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    The Government Has Launched An Inquiry Into BHS, But It Will Never Be Published

    Business secretary Sajid Javid has ordered the Insolvency Service to investigate the BHS collapse, but legally he will be unable to publish its findings – just like a similar investigation into Comet that remains secret.

    The business secretary, Sajid Javid, has instructed the Insolvency Service to launch an immediate inquiry into the collapse of BHS.

    Javid told parliament on Tuesday that he's written to the chief executive of the Insolvency Service ordering an investigation into the collapse of the high street chain – where 8,000 jobs are on the line.

    However, the report will never see the light of day because the secretary of state is legally barred from publishing it under insolvency legislation.

    A similar report on the collapse of electrical retailer Comet also remains secret after ministers quietly backtracked on a promise by then business secretary Vince Cable to make key findings public.

    Javid told MPs: “I have asked the Insolvency Service to bring forward its investigation rather than wait three months for the administrators to report before launching their inquiry.

    “This investigation will look at the conduct of the directors at the time of insolvency and any individuals who were previously directors. Any issues of misconduct will be taken very seriously.”

    Under the Company Directors Disqualification Act, the report will remain secret. The only way the public will know whether anyone is facing sanctions and on what grounds following the investigation, is if disqualification proceedings are started against any of the former directors.

    A similar report into Comet’s collapse appears to have concluded no directors were at fault – despite former owner OpCapita pocketing £114 million and leaving the taxpayer £70 million out of pocket in unpaid taxes.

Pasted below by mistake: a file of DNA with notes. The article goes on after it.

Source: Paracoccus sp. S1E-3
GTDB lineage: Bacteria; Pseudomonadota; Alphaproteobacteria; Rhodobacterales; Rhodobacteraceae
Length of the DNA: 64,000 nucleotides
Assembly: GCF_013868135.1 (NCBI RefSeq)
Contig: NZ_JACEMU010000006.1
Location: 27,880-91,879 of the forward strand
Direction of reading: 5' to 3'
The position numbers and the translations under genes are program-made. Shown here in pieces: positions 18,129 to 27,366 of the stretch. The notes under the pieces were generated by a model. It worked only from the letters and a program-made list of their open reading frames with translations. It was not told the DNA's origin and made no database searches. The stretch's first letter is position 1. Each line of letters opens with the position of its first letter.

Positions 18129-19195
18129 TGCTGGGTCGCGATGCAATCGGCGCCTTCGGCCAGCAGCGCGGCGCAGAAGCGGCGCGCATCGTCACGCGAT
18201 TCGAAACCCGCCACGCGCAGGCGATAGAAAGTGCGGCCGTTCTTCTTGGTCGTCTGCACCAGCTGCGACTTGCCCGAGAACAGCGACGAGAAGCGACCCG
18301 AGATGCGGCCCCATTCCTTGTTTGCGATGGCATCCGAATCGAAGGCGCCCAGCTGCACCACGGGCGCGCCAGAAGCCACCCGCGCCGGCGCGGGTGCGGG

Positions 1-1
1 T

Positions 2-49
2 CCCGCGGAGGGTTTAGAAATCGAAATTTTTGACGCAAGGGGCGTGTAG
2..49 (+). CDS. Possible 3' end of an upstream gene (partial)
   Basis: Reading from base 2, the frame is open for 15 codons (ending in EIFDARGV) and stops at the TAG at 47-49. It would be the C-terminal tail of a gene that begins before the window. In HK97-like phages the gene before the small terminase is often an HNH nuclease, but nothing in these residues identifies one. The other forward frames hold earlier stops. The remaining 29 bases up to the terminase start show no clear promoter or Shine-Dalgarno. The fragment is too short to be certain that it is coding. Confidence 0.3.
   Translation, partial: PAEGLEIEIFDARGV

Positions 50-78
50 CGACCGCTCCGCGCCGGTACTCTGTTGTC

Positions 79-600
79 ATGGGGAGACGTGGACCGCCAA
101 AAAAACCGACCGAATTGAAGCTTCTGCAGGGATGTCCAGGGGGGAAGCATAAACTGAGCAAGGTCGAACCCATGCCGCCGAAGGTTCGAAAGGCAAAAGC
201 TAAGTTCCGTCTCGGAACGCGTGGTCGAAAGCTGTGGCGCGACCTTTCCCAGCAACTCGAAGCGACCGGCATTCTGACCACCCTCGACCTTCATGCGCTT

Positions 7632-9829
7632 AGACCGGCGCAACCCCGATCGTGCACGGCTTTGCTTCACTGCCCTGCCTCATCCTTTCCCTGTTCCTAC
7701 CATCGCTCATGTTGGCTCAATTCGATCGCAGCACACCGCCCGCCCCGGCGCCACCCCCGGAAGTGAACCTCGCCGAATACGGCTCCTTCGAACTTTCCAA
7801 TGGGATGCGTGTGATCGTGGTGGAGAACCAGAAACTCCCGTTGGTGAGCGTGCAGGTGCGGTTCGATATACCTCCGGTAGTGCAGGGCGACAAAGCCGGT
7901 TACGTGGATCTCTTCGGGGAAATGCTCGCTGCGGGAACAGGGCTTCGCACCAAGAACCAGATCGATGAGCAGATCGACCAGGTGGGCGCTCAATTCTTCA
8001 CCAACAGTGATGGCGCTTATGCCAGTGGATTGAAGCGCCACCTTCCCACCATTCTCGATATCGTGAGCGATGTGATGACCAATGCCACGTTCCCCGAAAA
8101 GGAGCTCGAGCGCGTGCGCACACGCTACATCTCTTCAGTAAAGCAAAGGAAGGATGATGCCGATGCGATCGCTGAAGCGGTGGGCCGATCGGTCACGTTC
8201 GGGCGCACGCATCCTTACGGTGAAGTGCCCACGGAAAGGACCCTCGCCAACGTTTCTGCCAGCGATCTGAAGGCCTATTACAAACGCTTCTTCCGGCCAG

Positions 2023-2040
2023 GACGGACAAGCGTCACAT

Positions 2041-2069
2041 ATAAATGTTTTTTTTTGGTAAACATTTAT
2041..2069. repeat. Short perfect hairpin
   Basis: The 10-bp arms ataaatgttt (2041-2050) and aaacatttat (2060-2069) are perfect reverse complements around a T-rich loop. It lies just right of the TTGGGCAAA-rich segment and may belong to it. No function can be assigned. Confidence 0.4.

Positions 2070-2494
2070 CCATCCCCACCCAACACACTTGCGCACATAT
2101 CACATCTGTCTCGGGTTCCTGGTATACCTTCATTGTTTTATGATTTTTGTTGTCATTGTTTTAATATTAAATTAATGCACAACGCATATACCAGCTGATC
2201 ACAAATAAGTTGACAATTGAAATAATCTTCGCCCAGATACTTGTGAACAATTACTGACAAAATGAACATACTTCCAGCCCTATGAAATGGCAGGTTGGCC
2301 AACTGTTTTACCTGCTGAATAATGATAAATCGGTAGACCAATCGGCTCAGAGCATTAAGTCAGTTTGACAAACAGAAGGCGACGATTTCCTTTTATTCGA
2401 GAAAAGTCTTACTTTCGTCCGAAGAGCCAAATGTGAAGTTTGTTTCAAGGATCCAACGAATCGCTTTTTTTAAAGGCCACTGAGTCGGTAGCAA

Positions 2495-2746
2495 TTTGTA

The investigation into BHS could potentially lead to disqualifications, but there would have to be an application through the courts. The last time the UK authorities attempted to ban directors was over the collapse of the bank HBOS, but the case fell apart in court.

    The Insolvency Service inquiry follows similar investigations set up by two separate select committees – business, and work and pensions – into the collapse last week.

    Over the weekend the committees said they will be calling Sir Philip Green, who sold the company last year for £1 to Dominic Chappell, and Chappell himself, who is twice bankrupt and had no retail experience before taking on the business.

    BuzzFeed News recently revealed that Chappell tried and failed to launch a racing franchise before buying BHS, leaving racing teams and drivers out of pocket.

    Administrators from Duff & Phelps continue to pore over the accounts at BHS and whip up interest in the business. Sources suggest they have now received 50 notes of interest.

    Ministers have previously said BHS will continue to run as usual while a buyer is sought, and staff have also been promised they will be paid as long as stores remain open.